Today, instead of engaging after a verbal assault, I wrote him an email admitting my errors and that by my control, I was taking everything from him and it was time he became the man he should be, and live the life he wants. By return I received the most awful, vitriolic response. I’m not sure if there’s a way back from this anymore. Seeing his anger written, is far worse than hearing the words said.

    I admit my errors. I acknowledge my part in our dysfunctional relationship…but he can’t admit his and there doesn’t seem to be an awful lot I can do about it. I will lose him, I know and that makes me sad to know that I can’t fix this.

  7. My fiancé of 3 yrs has a grown 25 yr old that just got married two months ago , I was not invited to wedding. She calls her dad 2-3 times to chat even late at night , she doesn’t want to know me , is this normal?

  8. My daughter doesn’t ignore gifts sent. She wants to keep me close so that she can take her frustrations out on me. Last Thanksgiving I had really had it with her. She invited me down with promises of doing things together. She took me out the first night and was polite so I stayed a second night……Big mistake. I should have known from past experience not to spend too much time with her. As usual she started making little digs, getting on her phone and texting her friends, playing computer games … totally ignoring me. If I said anything about it she would bring up something from the past that I did that she didn’t like.
    I finally told her that it was time for me to go. She actually got angry. I couldn’t believe it. She won’t even talk to words to me, except to complain. But if I want to go she is insulted. Unbelievable!!!

  9. My adults kids can be rude or mean to me. I try to have boundaries and will let my son know when he is inappropriate with me. I think he does reflect on my comments. However, my daughter, she says I push her buttons. I try so hard not to criticize but evidently I must, because when I visit, she ends up offended and comes at me (guess I roll my eyes too loudly- ha). I am not used to confrontation or being yelled at -I try to maintain my self respect. Sometimes my husband sticks up for me but sometimes he says nothing. He stays pretty much neutral which makes me so angry at times and makes em look like the bad one. Our kids are good people who married nice people(not Jewish but that’s another story). They thank us and are appreciative for gifts and for babysitting etc. and we are close to them. My BIGGEST heartache is….my son wants nothing to do with my daughter. Incredibly painful as it has broken up our family. We don’t have the joy of seeing all the grand kids together (our daughter lives out of town). This is compounded by us living far away from our big families who have lots of get togethers. Therefore, our two kids do not have the opportunity to attend the same events or get together. I have been hurting for ten years over this. Whoever dreamed of fostering their relationship with one another when they were young. I guess I should have worked on that with them. Everyone said there is nothing I can do so I keep my mouth shut. I wish I could tell my son how much pain he is putting us thru plus adult sibling relationships are so precious and important and rewarding. People who have kids who get along and are close, do not realize how lucky they are. I have tried everything in my head to get some peace with it but nothing works ):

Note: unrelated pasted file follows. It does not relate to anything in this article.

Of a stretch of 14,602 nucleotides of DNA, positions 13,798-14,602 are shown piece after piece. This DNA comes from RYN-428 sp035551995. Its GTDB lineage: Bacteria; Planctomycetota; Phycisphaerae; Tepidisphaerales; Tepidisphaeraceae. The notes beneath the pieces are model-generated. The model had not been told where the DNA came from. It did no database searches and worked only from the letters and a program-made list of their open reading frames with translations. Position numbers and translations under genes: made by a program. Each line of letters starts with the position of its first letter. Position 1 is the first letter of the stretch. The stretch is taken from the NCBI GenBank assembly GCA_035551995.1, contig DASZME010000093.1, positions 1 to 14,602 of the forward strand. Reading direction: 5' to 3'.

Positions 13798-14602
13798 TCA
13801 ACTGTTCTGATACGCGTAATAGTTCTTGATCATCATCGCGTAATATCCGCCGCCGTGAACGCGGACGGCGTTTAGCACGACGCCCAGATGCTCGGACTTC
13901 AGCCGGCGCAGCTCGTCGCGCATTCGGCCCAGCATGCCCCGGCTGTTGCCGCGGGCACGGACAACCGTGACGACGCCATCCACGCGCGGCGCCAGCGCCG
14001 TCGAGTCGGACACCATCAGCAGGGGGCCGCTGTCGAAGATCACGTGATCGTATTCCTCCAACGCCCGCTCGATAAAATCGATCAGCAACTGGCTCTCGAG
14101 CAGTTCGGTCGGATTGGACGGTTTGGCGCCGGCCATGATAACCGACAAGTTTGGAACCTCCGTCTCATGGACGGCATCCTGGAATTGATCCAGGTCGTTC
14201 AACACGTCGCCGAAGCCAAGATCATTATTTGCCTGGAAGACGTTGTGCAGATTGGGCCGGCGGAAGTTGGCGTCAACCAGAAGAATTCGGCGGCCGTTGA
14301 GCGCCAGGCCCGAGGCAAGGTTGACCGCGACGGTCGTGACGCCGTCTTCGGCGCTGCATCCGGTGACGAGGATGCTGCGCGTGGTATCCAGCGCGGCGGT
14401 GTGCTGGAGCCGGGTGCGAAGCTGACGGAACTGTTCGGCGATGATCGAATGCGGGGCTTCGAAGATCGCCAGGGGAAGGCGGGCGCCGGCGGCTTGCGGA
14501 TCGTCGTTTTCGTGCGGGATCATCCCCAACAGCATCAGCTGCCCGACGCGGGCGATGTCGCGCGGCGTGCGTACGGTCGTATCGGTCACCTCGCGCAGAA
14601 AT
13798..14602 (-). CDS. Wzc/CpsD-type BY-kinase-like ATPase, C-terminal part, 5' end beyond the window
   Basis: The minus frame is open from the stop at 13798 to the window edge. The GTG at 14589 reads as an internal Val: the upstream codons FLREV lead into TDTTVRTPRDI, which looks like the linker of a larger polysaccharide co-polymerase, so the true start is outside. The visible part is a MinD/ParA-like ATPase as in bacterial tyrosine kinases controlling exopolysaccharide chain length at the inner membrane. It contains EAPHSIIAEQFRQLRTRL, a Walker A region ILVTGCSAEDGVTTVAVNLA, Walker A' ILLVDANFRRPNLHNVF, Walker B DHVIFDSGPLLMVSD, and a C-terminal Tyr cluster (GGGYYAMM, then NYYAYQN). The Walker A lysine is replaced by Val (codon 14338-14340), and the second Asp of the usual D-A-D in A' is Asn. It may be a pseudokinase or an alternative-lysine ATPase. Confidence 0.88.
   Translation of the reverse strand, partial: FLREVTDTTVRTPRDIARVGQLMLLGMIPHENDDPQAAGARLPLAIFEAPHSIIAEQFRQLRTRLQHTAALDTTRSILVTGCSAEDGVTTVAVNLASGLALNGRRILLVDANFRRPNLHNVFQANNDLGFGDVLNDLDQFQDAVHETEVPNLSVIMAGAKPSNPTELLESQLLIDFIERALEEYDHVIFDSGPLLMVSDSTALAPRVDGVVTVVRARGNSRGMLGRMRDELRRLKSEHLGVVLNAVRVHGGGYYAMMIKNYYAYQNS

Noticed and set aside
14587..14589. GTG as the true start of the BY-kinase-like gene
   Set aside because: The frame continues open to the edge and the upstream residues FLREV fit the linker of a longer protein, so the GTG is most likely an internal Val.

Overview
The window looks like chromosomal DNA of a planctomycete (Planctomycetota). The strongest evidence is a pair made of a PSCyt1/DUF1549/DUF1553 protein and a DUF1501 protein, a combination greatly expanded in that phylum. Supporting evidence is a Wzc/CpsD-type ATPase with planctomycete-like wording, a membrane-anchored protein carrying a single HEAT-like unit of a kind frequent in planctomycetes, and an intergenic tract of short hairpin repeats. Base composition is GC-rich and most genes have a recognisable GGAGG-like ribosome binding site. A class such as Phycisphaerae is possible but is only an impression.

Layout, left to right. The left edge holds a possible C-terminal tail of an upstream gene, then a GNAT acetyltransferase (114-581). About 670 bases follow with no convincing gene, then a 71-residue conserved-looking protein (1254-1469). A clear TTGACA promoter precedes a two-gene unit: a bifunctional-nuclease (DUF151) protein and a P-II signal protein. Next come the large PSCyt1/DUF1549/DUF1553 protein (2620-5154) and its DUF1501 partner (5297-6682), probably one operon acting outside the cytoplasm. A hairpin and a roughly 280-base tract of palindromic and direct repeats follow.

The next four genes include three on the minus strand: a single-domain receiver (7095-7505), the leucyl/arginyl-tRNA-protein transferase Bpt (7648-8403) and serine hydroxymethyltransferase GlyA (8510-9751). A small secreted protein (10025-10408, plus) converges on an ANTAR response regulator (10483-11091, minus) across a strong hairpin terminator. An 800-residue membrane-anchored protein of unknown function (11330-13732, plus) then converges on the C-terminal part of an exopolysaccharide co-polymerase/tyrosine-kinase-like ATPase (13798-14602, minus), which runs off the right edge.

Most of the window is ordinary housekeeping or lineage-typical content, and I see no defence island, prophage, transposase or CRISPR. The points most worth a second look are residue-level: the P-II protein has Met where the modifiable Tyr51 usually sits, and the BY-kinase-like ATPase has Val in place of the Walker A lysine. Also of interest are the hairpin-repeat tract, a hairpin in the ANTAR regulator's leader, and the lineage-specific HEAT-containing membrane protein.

10. I am in the same situation, however, I have a set of twin girls that hate each other and hate me without any kindness at all. I was a single parent when the where 3 to 11. I never received any child support from their father so I had to work and work often. They stayed a lot with my mom and dad. I never felt like I ignored them. I was alway at their functions. When they turn 11 I married a man that gave all of us a great life and a stable financial life as well. So they were never without anything. Now at 36 and me at 67 has turned horrible. One refuses to talk to me at all since November. I don’t even know why. Yesterday I wrote her a text message begging her to tell me what has happened. With no response from her. The other one is verbally aggressive towards me. With text messages that go so deep my heart is totally broken. She has continued this behavior for years. But I always go back and apologize for whatever she said I did. But again here comes another email or phone call that slices thru me like a sword I end up crying for days until we make contact again. I am done! I want to move out of the area so no one can get to me. I am screaming from hurt and a ripped out heart. My girls and grandkids are my life. And without them I’m broken.

    I feel like an abused dog that gets beat then wags their tail when the master comes back around. I can’t take it anymore. This is so not normal.